Apple also improved the ability to use Maps to help travel from place to place on public transit. This works on macOS, iOS, and iPadOS any time you ask for directions to a location. Simply select the “Transit” option, and Maps calculates the shortest trip time-wise to get you to your destination, including any walking that is required to get to a bus stop or train station.

For many mass transit systems around the globe, the current pandemic is causing reductions in service. Fortunately, Maps advises you of any changes in service with a caution sign that leads to the transit authority’s web page explaining the changes.

While Maps has featured public transit for a while, it is now quite improved over the earlier versions.

Share ETA

Have you ever used Glympse? It’s an app that’s been around for a while on the web and iPhone that allows a user to send his or her location to another person. That location is updated in real-time, along with an estimated time of arrival (ETA).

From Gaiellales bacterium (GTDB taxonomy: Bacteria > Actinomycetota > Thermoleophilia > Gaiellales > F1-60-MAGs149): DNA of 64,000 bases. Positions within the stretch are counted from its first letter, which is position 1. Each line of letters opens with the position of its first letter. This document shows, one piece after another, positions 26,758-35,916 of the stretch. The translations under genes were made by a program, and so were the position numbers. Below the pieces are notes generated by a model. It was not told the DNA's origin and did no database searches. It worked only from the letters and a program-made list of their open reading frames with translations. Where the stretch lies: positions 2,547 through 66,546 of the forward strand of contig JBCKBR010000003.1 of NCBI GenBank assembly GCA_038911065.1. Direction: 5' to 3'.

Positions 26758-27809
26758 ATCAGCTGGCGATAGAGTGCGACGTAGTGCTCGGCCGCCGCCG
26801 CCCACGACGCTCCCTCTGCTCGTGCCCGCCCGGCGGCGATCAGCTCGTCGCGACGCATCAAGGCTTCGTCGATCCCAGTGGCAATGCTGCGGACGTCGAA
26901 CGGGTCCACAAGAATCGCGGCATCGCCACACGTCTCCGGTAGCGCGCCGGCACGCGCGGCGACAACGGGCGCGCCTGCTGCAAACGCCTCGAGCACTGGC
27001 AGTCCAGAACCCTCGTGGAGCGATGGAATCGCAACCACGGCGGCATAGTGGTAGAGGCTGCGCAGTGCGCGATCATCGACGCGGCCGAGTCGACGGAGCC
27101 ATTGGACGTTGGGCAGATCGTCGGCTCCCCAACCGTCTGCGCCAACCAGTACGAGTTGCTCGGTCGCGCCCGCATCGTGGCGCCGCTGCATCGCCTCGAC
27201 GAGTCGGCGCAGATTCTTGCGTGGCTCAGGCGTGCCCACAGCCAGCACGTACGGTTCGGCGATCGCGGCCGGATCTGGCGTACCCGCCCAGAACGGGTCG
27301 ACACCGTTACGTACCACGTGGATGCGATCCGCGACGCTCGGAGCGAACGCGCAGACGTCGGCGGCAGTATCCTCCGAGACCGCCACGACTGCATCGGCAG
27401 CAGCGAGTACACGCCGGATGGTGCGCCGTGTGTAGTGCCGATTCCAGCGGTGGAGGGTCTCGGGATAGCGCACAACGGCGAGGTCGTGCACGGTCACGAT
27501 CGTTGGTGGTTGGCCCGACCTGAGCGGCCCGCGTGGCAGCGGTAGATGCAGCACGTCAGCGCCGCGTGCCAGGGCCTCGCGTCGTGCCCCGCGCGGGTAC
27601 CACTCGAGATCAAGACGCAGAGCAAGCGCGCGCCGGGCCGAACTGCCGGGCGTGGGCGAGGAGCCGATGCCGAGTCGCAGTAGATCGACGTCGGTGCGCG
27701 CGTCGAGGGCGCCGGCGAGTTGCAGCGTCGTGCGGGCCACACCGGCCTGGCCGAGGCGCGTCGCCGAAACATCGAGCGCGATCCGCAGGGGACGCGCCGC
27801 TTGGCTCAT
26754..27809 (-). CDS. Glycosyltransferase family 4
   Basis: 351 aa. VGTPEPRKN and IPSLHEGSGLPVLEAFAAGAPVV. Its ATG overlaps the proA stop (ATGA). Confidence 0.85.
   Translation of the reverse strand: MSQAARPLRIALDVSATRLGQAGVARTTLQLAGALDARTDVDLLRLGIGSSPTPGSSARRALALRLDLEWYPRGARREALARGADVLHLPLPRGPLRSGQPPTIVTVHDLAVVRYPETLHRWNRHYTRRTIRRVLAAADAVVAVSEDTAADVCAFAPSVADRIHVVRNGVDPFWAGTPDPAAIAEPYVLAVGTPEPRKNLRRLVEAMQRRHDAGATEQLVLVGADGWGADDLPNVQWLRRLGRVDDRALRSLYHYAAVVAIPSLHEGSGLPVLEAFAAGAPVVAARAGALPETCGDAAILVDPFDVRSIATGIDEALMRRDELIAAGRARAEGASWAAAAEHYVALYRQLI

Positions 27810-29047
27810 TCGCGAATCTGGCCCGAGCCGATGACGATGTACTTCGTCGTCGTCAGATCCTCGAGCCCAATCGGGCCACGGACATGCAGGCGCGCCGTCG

Well, Glympse no more! The ability to share your current location, route, destination and ETA is now available in the iOS and iPadOS versions of Maps (it’s assumed that you’re not going to be using your Mac for navigation in your car…).

Once turn-by-turn directions are enabled, the Share ETA link appears.
Once turn-by-turn directions are enabled, the Share ETA link appears.

Once you’ve started turn-by-turn directions to a location, a “Share ETA” link appears. Tap on it, select a person to share the information with, and then start on your merry way. The recipient of the shared ETA can view your exact location, your route, and when you’ll get to the destination. The share ends once you’ve reached your destination.

Ridesharing Services

While it’s not new, Apple’s embrace of ridesharing services (well, at least one — Uber) is now evident in the iOS version of Maps. Bring up directions to a location, select the “Ride” button at the bottom of the screen (choices include Drive, Walk, Transit, and Ride), and a list of the various Uber options appears (see image below).

Uber's ridesharing service is integrated into iOS Maps
Uber’s ridesharing service is integrated into iOS Maps